A Lesson from the Stoics

We might be fluent in the classroom but drag us out into practice and we are miserably shipwrecked


We all need some time off to relax and unwind from our busy business lives. So during my holiday in Indonesia (ticking one of my must-do bucket list – visiting the Komodo islands), I came across the above quote from Epictetus in a book by Ben Aldridge, “How to control the uncontrollable”. Epictetus lived from 55- 135 CE and is regarded as one of the most influential Stoics. I recommend reading Aldridge’s book if you have never heard about the Stoics. Basically, Stoicism is a Greek philosophy that guides us to live better lives. Their values build character and make you a better person, no matter your background or religion in your life.

Epictetus’ quote could not better describe the reality we encounter practising the new way of selling. Especially the shipwrecked part. At the final SLNB training (Bringing It All Together), we challenge sales participants to role-play their new skills and mindset. Unfortunately, we observed that although their preparation was optimal, when confronting the customer, many fell back into their old way of selling and got dramatically rejected by the customer. Proof that the new way of selling is not as easy as we all hoped for. And Epictetus apparently knew that already 2,000 years ago!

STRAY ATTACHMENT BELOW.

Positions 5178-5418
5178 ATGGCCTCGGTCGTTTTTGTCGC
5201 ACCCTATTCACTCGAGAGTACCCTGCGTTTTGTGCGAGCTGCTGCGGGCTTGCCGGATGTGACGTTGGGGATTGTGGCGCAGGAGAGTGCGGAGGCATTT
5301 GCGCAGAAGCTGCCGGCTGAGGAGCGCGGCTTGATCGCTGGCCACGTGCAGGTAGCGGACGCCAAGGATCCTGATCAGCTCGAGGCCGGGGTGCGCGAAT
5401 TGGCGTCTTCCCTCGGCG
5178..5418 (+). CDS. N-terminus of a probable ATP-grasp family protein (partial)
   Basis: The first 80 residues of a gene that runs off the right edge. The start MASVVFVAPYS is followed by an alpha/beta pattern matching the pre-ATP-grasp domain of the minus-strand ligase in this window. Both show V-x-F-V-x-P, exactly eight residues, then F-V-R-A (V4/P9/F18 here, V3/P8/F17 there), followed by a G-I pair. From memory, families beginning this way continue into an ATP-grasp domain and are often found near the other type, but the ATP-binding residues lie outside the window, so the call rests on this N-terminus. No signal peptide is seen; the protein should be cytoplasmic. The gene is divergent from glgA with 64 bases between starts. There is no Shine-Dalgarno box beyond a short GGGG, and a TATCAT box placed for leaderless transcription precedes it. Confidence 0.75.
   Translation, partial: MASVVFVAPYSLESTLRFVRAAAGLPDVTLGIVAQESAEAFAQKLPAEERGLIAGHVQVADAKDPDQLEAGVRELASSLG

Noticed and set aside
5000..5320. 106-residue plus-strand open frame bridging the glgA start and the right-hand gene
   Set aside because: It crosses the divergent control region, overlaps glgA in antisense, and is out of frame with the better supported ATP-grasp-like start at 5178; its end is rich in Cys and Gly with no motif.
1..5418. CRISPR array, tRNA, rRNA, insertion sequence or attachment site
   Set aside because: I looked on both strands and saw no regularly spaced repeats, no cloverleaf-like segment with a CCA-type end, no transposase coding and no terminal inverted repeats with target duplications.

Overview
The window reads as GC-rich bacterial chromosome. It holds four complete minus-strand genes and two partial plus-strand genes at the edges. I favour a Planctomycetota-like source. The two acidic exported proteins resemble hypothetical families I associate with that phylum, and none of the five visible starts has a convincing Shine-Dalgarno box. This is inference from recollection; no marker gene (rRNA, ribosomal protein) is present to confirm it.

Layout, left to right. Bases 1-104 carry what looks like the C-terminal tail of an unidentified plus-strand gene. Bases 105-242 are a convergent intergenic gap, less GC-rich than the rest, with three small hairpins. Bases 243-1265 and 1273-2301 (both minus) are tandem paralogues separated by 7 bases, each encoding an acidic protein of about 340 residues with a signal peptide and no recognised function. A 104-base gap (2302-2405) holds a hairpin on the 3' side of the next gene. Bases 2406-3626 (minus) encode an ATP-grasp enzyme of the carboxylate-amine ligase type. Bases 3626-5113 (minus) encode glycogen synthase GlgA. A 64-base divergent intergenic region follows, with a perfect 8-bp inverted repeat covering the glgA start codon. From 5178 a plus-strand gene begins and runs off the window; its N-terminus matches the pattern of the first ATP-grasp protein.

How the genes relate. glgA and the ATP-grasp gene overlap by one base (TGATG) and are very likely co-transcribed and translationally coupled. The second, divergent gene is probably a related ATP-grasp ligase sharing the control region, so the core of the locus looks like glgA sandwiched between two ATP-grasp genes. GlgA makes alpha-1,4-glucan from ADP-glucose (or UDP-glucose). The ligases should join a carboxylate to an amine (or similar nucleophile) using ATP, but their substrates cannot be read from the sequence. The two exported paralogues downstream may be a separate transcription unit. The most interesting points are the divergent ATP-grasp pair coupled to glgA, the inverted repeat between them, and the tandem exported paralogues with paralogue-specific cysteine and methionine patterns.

But, what can we learn from all that?

  1. Anything new, especially when it comes to new habits, takes time to develop and master. So, lower the expectations. Instead, demand from yourself to see progress time over time.
  2. After every sales call, reflect on how much of what you intended to do and say happened. Only then can you focus on making minor improvements every time. Think about how top athletics get to the top: they break down their performances in small steps and improve them bit by bit.
  3. You need a sales coach who helps you replace old habits with new ones. Even 2,000 years ago, the Stoics recognised that their philosophy (way of living) would only have a chance to survive not by telling people what to do but by coaching others and also by being coached. Spanning a 500 years time frame, their philosophy was passed on from Zeno (300 BCE) to Chrysippus. From Seneca to Rufus. And from Epictetus to Marcus Aurelius (180 CE). And they achieved that without the internet, Facebook or Netflix!

The key message is simple; nothing comes by itself. If you want to change, you have it in your own hands, which requires hard work— you got to practice. You may want to apply the above three learnings as your guidance. Help each other, learn from each other. And like the Stoics, keep what you believe in alive and kicking. In our case, the new way of selling should not gravitate back to old selling habits. Instead, it should grow and become your own. Only then you become the master and can pass it on. That’s the lesson I took from reading about the Stoics. 

Feel free to share with your colleagues. Help Each Other.

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